More than 80,000 Australians are currently living with Parkinson’s disease (PD), a neurological disorder that causes muscle rigidity, tremors and postural instability, along with pain, sensory changes and memory problems.
There’s no easy way to diagnose Parkinson’s. Professor Andrew Hill and Dr Lesley Cheng are tackling this problem by testing the power of extracellular vesicles (EVs), or cell particles, to detect the disease via a simple blood test.
Their research has just been awarded a grant from The Michael J. Fox Foundation for Parkinson’s Research and Shake it Up Australia.
“Specialists believe that therapeutic strategies aimed at limiting neurodegeneration need to be administered before the appearance of PD symptoms,” said Professor Hill. “So it is critical that we develop methods to diagnose the disease early.”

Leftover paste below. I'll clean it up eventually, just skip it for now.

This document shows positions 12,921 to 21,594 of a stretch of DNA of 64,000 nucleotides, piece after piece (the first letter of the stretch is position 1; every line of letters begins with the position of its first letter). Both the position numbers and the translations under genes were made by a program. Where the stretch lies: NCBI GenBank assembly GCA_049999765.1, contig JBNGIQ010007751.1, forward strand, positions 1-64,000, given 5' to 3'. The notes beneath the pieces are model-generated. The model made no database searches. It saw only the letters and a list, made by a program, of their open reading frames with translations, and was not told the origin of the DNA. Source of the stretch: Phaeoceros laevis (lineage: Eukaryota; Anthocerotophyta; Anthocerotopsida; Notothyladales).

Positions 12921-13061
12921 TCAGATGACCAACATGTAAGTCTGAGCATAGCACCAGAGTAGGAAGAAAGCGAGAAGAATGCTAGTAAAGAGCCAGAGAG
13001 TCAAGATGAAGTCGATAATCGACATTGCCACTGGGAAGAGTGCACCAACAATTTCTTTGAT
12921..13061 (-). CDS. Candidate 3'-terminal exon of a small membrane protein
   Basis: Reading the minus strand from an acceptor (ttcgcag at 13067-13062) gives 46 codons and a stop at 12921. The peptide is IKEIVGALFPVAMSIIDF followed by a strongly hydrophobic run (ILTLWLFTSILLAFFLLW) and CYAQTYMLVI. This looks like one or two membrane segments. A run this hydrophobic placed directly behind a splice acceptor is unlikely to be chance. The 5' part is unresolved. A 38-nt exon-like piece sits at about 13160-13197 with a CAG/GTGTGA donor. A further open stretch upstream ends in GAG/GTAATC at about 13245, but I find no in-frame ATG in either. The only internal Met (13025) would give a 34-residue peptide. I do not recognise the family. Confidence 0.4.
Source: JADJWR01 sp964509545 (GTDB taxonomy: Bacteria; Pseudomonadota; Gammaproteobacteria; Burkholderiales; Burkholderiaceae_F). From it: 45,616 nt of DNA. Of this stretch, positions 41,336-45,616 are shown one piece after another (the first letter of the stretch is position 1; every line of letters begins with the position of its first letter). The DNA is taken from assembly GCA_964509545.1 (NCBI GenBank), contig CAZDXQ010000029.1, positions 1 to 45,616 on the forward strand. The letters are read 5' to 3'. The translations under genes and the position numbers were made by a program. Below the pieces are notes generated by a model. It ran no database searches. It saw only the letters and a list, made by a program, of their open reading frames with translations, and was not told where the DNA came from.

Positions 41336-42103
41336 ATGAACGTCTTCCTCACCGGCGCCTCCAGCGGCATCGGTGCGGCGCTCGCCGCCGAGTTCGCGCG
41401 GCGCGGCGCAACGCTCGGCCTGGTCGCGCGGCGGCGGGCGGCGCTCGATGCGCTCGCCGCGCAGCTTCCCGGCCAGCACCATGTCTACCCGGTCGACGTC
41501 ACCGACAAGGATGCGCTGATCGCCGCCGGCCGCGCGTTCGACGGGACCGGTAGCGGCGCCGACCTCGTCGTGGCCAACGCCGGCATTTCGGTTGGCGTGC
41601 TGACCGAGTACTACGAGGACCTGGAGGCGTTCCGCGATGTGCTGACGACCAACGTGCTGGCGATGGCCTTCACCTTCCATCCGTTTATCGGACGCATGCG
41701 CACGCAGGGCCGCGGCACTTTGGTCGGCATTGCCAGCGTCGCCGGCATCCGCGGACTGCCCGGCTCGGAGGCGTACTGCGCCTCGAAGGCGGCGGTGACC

And that is where EVs come in. Hill and Cheng are investigating the possibility that cell particles released from brain tissue can migrate across the blood-brain barrier and into the blood, where biomarkers can be collected to determine a patient’s neurological status. “It is equivalent to a liquid biopsy of the brain,” said Hill.
The research team is using blood samples from The Australian Parkinson’s Disease Registry to determine whether PD biomarkers can be detected in recently-diagnosed patients and in advanced PD patients who have been on medication for more than five years.
“If the biomarkers can help detect the disease there is also the possibility that we can assess the viability of PD drugs,” said Cheng.
“We hope to develop a cost-effective, non-invasive and low-risk diagnostic test to detect PD and monitor its various stages. Ultimately this research is about helping to improve health outcomes for people living with PD.”